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The scoop on intermittent fasting Print

Can a feast and famine regimen help weight loss and health? 

empty white plate with a fork and knive crossed over it sitting on a painted blue wooden table with a clock sitting in front of it

You might be wondering  about intermittent fasting for health or weight loss.  You also might have heard you should be snacking throughout the day.  If you are confused about the common question, “how often should I eat?” and want the advice of a professional dietitian, this article is for you. 

 

 

What is intermittent fasting?

 

Intermittent fasting is an umbrella term to describe the range of diet programs that involve cycling from periods of fasting to non-fasting, often in conjunction with calorie restriction.  

  

Some intermittent fasting regimens involve 24 hour fasts 2-4 times per week, others involve a reduction of eating on alternate days by about 25% or more and others simply just involve skipping meals. 

 

There are 3 broad categories of intermittent fasting: 

 

  1. Alternate day fasting
  • Full 24 hour fasts on alternate days where no food is consumed. 

 

  1. Modified or whole day fasting 
  • Reducing eating on alternate days by about one-quarter of your intake OR 
  • Reducing calories on alternate days to only about 500 calories per day  OR  
  • 5:2 fast (fasting on 2 days per week). 

 

  1. Time restricted fasting
  • 8-16 hours per day fasting (typically mostly while you are sleeping and usually involves not snacking in the evening or eating an early breakfast).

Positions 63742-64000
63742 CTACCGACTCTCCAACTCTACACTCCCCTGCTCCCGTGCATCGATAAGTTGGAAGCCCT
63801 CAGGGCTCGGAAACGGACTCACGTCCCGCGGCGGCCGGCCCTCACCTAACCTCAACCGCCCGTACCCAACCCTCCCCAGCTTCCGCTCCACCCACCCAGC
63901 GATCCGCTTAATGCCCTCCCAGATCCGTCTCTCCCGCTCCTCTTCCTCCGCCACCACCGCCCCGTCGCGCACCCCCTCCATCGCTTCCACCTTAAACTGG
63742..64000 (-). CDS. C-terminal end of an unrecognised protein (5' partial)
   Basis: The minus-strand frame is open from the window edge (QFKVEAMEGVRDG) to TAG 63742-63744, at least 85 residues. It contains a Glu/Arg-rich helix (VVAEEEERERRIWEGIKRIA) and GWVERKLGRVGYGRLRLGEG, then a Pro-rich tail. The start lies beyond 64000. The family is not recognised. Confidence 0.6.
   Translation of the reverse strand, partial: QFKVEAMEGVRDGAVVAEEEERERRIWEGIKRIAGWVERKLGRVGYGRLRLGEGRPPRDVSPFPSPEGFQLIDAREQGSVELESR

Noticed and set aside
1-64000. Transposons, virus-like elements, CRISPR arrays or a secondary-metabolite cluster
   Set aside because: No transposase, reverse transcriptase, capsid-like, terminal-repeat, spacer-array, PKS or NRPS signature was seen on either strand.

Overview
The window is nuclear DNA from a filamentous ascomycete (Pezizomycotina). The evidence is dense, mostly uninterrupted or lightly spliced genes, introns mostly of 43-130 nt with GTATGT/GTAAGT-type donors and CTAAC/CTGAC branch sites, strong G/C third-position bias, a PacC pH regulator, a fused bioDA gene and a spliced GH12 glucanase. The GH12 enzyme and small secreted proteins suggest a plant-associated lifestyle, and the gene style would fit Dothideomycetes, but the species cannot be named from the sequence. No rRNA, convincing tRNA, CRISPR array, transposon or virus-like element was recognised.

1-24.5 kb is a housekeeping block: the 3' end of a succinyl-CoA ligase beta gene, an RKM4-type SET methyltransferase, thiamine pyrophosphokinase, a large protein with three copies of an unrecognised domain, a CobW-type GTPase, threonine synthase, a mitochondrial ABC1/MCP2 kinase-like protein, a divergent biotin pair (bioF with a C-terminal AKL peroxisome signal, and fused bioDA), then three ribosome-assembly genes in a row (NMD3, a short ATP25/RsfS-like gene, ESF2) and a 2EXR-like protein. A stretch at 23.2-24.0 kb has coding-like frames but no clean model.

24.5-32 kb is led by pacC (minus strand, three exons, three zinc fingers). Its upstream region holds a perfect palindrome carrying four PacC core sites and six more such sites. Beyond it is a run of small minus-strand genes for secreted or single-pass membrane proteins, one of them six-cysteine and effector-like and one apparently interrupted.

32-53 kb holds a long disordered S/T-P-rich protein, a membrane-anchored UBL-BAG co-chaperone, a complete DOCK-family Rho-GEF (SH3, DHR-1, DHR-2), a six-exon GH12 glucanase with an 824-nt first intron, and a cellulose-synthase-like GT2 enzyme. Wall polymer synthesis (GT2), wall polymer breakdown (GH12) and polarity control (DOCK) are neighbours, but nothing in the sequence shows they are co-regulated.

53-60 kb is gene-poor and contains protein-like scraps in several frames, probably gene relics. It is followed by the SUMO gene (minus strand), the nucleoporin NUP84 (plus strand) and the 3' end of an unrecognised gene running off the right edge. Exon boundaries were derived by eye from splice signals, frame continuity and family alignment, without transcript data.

• Examples are 16/8 (restricting 16 hours and eating within an 8 hour timeline) or 14/10 (restricting 14 hours and eating within a 10 hour timeline). 

 

a white plate displays a scate at the top and has food arranged like a clock. between the six and the ten hand is no food, between ten and six are fruit, cheese, vegetables and nuts.

 

What about fasting for Ramadan?

 

During Ramadan, Muslims engage in fasting as an opportunity to focus on improving one’s character and changing behaviors and developing healthy habits.  It is important to note that in these circumstances fasting is not practiced for weight loss, but is seen as an opportunity to focus on developing healthy habits while practicing their faith.   

 

Speak to your doctor before fasting to ensure you are safe as there are concerns, particularly if you are elderly, ill, taking certain medications, have a history of an eating disorder, have diabetes or are pregnant or breastfeeding. 

WATCH my interview on Global Morning TV on intermittent fasting here: 

 

Can intermittent fasting be helpful for weight loss?

 

Periodic fasting has been shown in some studies to be helpful for weight loss in those who are obese if there is a calorie deficit over time.  Proponents believe dieters eat less over the course of a week.   

 

However, this may or may not be true depending on a wide variety of factors that influence what and how much we eat such as environmental, social, emotional and behavioral connections.  It can also be common to take in much higher calories than usual after periods of fasting so a true calorie deficit within the week may not actually happen. 

 

In a review article of 40 studies alongside a randomized clinical trial for a year intermittent fasting was not more effective than daily calorie restriction for weight loss.